Take the 2-minute tour ×
Stack Overflow is a question and answer site for professional and enthusiast programmers. It's 100% free, no registration required.
public static void main(String args[]) {
    myMethod(); // i am calling static method from main()
 }

.

public static ? myMethod(){ // ? = what should be the return type
    return value;// is String
    return index;// is int
}

myMethod() will return String and int value. So take these returning values from main() i came up with following solution.

create a class call ReturningValues

public class ReturningValues {
private String value;
private int index;

// getters and setters here
}

and change myMethod() as follows.

 public static ReturningValues myMethod() {
    ReturningValues rv = new ReturningValues();
    rv.setValue("value");
    rv.setIndex(12);
    return rv;
}

Now my question,is there any easier way to achieve this??

share|improve this question
1  
You could use Properties or HashMap or even List, but I thing your ReturnValues is more appropriate as it's unambiguous as to what the method will return –  MadProgrammer Aug 9 '13 at 6:12
    
How are index and value related? –  Rohit Jain Aug 9 '13 at 6:13

6 Answers 6

No. Java methods can only return one result (void, a primitive, or an object), and creating a struct-type class like this is exactly how you do it.

As a note, it is frequently possible to make classes like your ReturningValues immutable like this:

public class ReturningValues {
    public final String value;
    public final int index;

    public ReturningValues(String value, int index) {
        this.value = value;
        this.index = index;
    }
}

This has the advantage that a ReturningValues can be passed around, such as between threads, with no concerns about accidentally getting things out of sync.

share|improve this answer

This can be one of the solution. But your present solution is good enough. You can also add new variables and still keep it clean, which cannot be done with present code.

private static final int INDEX_OF_STRING_PARAM = 0;
private static final int INDEX_OF_INT_PARAM = 1;

public static Object[] myMethod() {
    Object[] values = new Object[2];
    values[INDEX_OF_STRING_PARAM] = "value";
    values[INDEX_OF_INT_PARAM] = 12;
    return values;
}
share|improve this answer
    
This will work, but it's much less type-safe and more difficult to read. –  chrylis Aug 9 '13 at 6:15
    
@chrylis Yes I agree totally. I have mentioned that only limited to two or three return values the present code will be manageable. But the better one is the one by OP as it is type safe and more understandable. –  Narendra Pathai Aug 9 '13 at 6:17

Generally if you are not sure of what value you will end up returning, you should consider using return-type as super-class of all the return values. In this case, where you need to return String or int, consider returning Object class(which is the base class of all the classes defined in java).

But be careful to have instanceof checks where you are calling this method. Or else you may end up getting ClassCastException.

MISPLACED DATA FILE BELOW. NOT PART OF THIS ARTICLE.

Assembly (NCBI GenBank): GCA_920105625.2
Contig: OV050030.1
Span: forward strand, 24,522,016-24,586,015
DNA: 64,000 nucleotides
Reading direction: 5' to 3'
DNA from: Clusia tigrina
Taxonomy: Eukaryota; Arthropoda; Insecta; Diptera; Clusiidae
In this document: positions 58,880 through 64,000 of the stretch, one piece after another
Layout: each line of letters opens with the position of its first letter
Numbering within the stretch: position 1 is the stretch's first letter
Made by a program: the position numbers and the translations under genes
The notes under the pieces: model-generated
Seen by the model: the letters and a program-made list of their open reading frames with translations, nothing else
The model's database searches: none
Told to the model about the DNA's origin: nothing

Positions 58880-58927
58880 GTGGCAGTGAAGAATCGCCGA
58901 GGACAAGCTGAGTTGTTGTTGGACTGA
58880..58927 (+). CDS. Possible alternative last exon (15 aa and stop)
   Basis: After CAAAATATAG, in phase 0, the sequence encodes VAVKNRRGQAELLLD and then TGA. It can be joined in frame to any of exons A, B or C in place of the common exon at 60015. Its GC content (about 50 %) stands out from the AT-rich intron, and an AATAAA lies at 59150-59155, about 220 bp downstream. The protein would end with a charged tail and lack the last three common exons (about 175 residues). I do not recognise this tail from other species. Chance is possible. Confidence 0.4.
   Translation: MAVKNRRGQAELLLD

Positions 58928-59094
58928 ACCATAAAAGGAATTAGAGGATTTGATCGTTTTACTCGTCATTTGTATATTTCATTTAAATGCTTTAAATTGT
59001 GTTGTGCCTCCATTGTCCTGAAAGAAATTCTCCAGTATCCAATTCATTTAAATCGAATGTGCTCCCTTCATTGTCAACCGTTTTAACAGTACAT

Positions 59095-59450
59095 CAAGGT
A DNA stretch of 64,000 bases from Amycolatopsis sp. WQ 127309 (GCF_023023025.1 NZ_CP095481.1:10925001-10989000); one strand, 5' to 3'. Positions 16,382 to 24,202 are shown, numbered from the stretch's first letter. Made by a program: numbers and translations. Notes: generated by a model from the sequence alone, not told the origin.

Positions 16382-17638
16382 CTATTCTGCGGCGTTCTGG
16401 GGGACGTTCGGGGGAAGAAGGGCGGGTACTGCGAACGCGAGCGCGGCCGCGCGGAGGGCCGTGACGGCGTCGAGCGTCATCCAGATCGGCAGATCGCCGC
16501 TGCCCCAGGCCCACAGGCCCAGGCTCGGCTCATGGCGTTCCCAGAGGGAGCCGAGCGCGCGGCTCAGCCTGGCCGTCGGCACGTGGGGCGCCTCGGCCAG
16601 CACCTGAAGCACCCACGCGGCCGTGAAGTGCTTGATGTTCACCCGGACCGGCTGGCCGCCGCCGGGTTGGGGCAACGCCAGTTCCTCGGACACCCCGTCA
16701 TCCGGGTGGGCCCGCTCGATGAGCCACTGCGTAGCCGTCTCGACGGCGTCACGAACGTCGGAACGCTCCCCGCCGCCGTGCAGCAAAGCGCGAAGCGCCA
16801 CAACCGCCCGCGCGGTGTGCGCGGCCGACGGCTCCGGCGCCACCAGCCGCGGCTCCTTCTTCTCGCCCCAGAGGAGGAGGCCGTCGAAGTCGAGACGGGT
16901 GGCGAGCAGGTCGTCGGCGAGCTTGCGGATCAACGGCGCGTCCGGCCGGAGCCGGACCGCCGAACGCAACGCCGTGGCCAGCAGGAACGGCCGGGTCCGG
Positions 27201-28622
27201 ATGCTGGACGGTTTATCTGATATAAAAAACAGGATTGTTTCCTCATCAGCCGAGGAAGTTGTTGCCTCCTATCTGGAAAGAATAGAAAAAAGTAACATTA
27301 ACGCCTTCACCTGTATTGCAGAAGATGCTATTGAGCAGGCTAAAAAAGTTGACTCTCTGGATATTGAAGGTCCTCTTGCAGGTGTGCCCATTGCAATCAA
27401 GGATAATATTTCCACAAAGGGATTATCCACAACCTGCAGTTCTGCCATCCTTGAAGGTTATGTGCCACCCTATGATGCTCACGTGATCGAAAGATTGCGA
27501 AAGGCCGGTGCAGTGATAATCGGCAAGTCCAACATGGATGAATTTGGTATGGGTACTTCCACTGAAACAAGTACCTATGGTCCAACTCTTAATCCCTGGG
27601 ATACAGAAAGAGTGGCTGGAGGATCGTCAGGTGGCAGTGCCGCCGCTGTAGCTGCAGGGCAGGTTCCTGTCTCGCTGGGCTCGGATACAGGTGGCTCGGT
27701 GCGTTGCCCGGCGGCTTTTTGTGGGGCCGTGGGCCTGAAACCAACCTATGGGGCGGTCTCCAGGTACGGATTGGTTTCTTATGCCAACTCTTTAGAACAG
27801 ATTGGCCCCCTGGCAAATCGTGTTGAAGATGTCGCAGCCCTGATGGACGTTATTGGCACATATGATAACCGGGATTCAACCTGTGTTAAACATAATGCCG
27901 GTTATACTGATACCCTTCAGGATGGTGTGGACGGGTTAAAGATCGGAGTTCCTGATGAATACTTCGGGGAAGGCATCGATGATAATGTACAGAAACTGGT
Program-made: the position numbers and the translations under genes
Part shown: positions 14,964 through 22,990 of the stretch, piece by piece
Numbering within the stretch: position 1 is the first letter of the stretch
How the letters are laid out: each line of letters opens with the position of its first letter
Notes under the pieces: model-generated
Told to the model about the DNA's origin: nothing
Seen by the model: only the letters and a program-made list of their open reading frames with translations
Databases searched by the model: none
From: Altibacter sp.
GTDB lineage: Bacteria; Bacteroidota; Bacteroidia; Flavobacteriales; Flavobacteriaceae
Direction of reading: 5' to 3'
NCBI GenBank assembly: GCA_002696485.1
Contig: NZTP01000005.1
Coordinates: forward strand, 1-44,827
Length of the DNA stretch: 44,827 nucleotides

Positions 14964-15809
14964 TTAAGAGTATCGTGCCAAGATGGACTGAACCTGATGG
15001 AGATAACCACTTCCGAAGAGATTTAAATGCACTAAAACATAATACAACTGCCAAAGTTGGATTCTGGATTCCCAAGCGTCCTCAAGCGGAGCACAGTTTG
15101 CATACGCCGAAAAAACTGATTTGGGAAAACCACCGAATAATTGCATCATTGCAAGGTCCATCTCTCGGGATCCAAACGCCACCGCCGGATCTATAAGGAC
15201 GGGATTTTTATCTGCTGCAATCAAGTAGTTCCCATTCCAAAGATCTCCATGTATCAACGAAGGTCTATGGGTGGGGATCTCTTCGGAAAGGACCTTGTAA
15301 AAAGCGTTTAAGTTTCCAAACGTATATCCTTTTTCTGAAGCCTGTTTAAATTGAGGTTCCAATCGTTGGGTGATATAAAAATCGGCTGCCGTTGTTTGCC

public static void main(String args[]) {
        Object obj = myMethod(); // i am calling static method from main() which return Object
    if(obj instanceof String){
    // Do something
    }else(obj instance of Integer) {
    //do something else
     }
share|improve this answer

the approach you took is good. Just Implementation may need to be better. For instance ReturningValues should be well defined and Its better if you can make ReturningValues as immutable.

// this approach is better
public static ReturningValues myMethod() {
    ReturningValues rv = new ReturningValues("value", 12);
    return rv;
}


public final class ReturningValues {
    private final String value;
    private final int index;


    public ReturningValues(String value, int index) {
      this.value = value;
      this.index = index;
     }

} 

Or if you have lots of key value pairs you can use HashMap then

public static Map<String,Object> myMethod() {
  Map<String,Object> map = new HashMap<String,Object>();
  map.put(VALUE, "value");
  map.put(INDEX, 12);
  return Collections.unmodifiableMap(map); // try to use this 
}
share|improve this answer

@ruchira ur solution it self is best.But i think if it is only about integer and a string we can do it in much easy and simple way..

class B {


public String myfun() {

    int a=2;           //Integer .. you could use scanner or pass parameters ..i have simply assigned

    String b="hi";      //String

    return Integer.toString(a)+","+b; //returnig string and int with "," in middle

}   

}

class A {

public static void main(String args[]){

    B obj=new B();  // obj of class B with myfun() method

    String returned[]=obj.myfun().split(",");
         //splitting integer and string values with "," and storing them in array

    int b1=Integer.parseInt(returned[0]); //converting first value in array to integer.

    System.out.println(returned[0]); //printing integer

    System.out.println(returned[1]); //printing String
}

}

i hope it was useful.. :)

share|improve this answer
up vote 0 down vote accepted

Finally i thought my way is better since when number of return types go higher this kind of a implementation do that in best way.

public static ReturningValues myMethod() {
ReturningValues rv = new ReturningValues();
rv.setValue("value");
rv.setIndex(12);
return rv;
}
share|improve this answer

Your Answer

 
discard

By posting your answer, you agree to the privacy policy and terms of service.

Not the answer you're looking for? Browse other questions tagged or ask your own question.